Carmel Magazine

Carmel Magazine, spring 2018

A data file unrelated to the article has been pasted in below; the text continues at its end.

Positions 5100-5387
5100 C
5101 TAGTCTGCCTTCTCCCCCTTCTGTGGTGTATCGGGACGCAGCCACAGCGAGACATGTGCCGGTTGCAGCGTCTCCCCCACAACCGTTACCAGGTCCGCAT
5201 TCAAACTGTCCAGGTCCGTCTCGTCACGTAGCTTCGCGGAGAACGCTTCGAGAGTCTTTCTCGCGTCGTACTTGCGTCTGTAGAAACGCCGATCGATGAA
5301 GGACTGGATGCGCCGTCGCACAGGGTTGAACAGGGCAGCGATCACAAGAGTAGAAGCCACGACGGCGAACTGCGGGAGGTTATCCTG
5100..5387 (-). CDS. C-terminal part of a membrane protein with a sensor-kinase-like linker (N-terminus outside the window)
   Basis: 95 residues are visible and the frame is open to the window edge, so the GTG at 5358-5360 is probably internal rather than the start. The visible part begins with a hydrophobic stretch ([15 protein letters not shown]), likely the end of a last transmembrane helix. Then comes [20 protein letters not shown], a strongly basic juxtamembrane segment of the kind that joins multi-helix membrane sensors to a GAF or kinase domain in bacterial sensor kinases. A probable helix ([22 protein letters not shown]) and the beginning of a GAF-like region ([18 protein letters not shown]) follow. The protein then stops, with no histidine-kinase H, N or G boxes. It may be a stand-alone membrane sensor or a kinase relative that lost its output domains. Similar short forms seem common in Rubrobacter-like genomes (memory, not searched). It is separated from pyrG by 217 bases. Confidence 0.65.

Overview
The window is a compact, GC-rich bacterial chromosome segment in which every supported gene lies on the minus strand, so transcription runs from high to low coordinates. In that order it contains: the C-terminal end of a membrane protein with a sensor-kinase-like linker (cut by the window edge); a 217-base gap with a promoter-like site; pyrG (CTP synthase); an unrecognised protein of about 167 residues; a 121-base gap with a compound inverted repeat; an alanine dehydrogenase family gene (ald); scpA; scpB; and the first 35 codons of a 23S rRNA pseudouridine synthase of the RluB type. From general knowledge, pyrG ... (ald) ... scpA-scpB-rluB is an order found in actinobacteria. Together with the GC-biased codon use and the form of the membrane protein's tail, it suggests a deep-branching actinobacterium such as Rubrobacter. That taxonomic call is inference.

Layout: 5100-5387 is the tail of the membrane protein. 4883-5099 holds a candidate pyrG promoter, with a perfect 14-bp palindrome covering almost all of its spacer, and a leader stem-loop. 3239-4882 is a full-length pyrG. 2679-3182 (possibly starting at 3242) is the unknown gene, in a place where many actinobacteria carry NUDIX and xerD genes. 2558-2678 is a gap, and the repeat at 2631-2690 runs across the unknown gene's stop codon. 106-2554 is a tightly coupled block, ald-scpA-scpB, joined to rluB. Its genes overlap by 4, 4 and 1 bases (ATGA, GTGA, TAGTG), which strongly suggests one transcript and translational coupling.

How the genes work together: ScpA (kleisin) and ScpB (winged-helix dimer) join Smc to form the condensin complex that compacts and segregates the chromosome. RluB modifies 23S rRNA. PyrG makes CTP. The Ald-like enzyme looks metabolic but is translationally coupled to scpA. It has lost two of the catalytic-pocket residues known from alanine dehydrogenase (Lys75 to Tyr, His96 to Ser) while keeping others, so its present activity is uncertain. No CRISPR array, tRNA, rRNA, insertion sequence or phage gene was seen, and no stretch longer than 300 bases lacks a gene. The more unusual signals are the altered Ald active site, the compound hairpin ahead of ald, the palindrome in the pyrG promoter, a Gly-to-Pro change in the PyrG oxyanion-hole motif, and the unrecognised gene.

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Civil War. Medicines are very common, as well as ink bottles, liquor and beer bottles. The glass has been preserved for more than 100 years, often forming an iridescence from minerals in the ground leeching onto its surface. The outhouses say a lot about who used them. By the bottles and products found, one can follow the family history, their health and their addictions. The kinds of bones dug up reveal what animals the families raised and ate, while seeds indicate the plants that grew nearby. The med- icine bottles the people bought and discarded show the diseases they caught and tried to cure. Glass inkwells were a sign their owners could read and write. A large number of liquor bottles strongly suggests they drank to excess, while a cache of Laudanum bottles hint that their owners developed a dependence on opiates. Collectors love antique bottles because they were hand-made, mouth- blown and crafted in beautiful shapes and colors. They're also fascinating artifacts from an era when snake-oil salesmen traveled the country, selling fraudulent concoctions they claimed would cure the maladies of the day, including rheumatism, alcoholism or consumption. The peddlers were successful for a time because people who con- sumed them swore they felt better, largely because they were high from the stuff, as they were often loaded with heroin and opiates. While bottle collectors are a rare breed, there is also an off-shoot of this group who are drawn to collecting the stoppers that fly solo without their vessels. There is great variation in the styles of glass bottle stoppers. Generally speaking, a stopper is any closure which fits inside the neck C A R M E L M A G A Z I N E • W I N T E R 2 0 1 8 93 Highly sought after purpled bottle stoppers get their lavender hues from sun exposure due to their manganese dioxide compound. A frosted glass figural fish stopper with peg shank, most likely from a fragrance bottle.

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